In May 2019, the next European Parliament elections will take place. These will be the first such elections since a member has decided to leave the Union, while an ever-growing number of politicians with contrasting visions of national and international affairs disrupt/sway the public vote.

Every five years, over 500 million Europeans head to the ballot box to form one of the most important assemblies in the world. Seats are awarded according to the proportion of votes from member countries. The European Parliament governs the EU, approving annual spending plans, deciding on the leadership of the European Commission, as well as voting on trade agreements and matters of public interest.

The rise of populism across the continent over the recent years, fueled largely by nationalist speech, has created a very polarised political scene. In the UK, tiresome Brexit negotiations have led to a scenario where we are closer to a second referendum than an agreement between the relevant parties.

Such a tense environment promises to deliver a campaign characterised by two-way attacks and charged with propaganda tools, such as fake news and misinformation spread across social media.

Unfortunately, this crisis of trustworthiness is not confined to politics: the fake news phenomenon has helped spur a lack of trust in journalism and mainstream media, which has been repeatedly undermined by political figures in the efforts to promote their own agendas. This has resulted in a weakening of fundamental democratic institutions and necessitates a re-shaping of political strategy in order to re-establish confidence.

The current situation calls for urgent solutions to tackle the harmful effects of social media and other online misuse for political gain and abuse of power. Within such a poisonous online environment, people feel torn about who to believe and feel wronged by the lack of accountability that allows powerful figures to get away with lies and libellous claims.

Research by the European Commission showed that 85 percent of EU respondents believe fake news to be a problem in their country, with almost 83 percent perceiving false or misrepresentative information as a threat to democracy.

In light of this problem, innovative tech company Right of Reply has designed RoR Politics to counter misinformation and political propaganda online. RoR Politics is a platform that integrates political parties’ statements to allow responses from both ‘sides’ to be embedded in the same place as the original content, with the aim of establishing healthy political debate. RoR Politics is convenient and easy to navigate, making truthful information easy to reach, preventing bias and social media bubbles.

In the same way that social media has allowed a low-cost, fast and convenient means of communication, RoR Politics hopes to counter the malicious effect by creating a platform that is free and available for the general public to use, exploring debates that are usually exclusively accessed by to members of parliament.

Information displayed on RoR Politics is verified by an independent body, a partner of RoR with no political affiliation to ensure balance. More than enabling a fact-checking mechanism, RoR Politcs aims to create a first-of-its-kind platform where diverging political matters can be debated in a constructive matter and ultimately, fake news can be debunked.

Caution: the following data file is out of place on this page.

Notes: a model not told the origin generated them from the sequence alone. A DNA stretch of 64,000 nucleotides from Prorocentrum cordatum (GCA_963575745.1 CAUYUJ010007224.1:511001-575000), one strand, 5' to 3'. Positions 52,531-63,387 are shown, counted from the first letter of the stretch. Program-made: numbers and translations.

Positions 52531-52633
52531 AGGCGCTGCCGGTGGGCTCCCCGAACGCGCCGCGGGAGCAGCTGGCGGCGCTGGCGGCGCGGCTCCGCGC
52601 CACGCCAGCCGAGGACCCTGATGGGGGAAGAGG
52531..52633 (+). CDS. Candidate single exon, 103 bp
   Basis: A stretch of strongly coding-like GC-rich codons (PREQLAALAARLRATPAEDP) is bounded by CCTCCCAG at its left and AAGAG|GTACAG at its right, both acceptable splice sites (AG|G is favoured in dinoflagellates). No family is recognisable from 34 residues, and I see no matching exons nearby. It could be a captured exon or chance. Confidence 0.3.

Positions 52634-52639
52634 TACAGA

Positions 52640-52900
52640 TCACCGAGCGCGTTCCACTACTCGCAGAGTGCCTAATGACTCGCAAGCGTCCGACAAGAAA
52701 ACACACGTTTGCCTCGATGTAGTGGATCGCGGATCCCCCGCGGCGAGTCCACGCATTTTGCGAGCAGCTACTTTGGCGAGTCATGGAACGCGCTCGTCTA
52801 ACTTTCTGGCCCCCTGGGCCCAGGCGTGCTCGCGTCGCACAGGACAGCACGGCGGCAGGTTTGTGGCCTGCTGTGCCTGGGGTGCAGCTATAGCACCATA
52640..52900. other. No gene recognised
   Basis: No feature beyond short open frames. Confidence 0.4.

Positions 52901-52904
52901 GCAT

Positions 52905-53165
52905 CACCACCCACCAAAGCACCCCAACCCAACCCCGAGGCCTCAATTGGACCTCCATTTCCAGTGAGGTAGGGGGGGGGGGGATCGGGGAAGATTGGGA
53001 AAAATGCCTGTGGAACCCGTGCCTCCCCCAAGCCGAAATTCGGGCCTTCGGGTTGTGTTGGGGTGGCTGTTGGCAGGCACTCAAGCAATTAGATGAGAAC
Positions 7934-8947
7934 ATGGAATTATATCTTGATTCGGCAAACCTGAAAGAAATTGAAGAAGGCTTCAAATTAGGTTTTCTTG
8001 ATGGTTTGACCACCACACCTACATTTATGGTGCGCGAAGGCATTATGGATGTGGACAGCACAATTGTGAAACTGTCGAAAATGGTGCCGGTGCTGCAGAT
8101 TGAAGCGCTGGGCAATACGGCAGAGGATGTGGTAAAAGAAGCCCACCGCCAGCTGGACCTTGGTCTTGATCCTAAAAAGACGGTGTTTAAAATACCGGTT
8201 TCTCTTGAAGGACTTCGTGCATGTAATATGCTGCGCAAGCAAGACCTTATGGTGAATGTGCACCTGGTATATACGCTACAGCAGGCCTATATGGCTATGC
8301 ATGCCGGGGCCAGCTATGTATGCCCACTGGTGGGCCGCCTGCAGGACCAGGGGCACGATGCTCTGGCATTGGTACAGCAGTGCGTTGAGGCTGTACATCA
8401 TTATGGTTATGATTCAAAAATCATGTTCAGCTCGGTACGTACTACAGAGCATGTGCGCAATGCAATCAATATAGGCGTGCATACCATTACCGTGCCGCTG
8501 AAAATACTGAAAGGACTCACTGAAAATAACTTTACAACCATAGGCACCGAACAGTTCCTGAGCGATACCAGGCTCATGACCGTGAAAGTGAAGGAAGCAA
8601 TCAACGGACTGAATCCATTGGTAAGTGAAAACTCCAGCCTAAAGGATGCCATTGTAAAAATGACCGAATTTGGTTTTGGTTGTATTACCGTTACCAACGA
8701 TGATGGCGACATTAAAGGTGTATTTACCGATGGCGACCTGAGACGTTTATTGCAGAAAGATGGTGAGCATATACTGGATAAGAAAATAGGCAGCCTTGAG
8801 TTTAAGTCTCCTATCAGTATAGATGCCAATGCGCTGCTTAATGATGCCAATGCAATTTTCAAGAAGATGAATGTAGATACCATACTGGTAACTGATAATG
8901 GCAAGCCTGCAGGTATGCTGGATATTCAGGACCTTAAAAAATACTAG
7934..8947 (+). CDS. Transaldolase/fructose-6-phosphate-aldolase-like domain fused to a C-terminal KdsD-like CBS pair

Stefania Barbaglio, from Right of Reply commented: “Right of Reply is a socially aware company concerned about fairness and justice in all spheres. We harness innovative technologies to counter unfair content online and allow users to make informed decisions based on the truth. RoR Politics opens the gate to an era of accountability and truth in politics, re-establishing the balance of power in democratic societies in a time of weakening democratic institutions.”

Right of Reply is developing a range of platforms designed to improve debate online and manage online reputation. Visit the page https://rightofreply.news

Fact or Fiction? Social media as news source increases spread of fake news

Research shows that social media has become the primary news source for most people. Whilst social media represents hyperconnectivity, its mechanisms allow for widespread misinformation and the rise of fake news.

With more than 3 billion users worldwide, there is no doubt social media represents a revolution in the way we communicate with one another. It may be a convenient, easy and cheap way to access information and stay up-to-date — but it is also a minefield of misinformation and fake news.

As social media has become the primary means for businesses, politicians and decision makers to reach their audiences, people are casting newspapers and traditional media aside, instead keeping themselves updated via social networks such as Facebook, Twitter and WhatsApp.

In the U.S., 67 percent of survey participants say they get their news from social media in general, with 45 percent reporting getting it from Facebook alone. The situation in Europe is a little more encouraging but still gives cause for concern. In the EU, 13 percent of consumers say they stay up to date on European politics via social media, with the figure rising to 16 percent regarding domestic politics. In Sweden and Denmark, social media serves as the main source of information for 30 percent of consumers.

This is a particularly worrying problem in emerging markets such as Brazil, India and Nigeria, which are among the biggest markets for WhatsApp and social networks.

During the recent presidential elections in Brazil, a study analysed 100,000 images shared via WhatsApp and found that more than half contained misleading or flatly false information.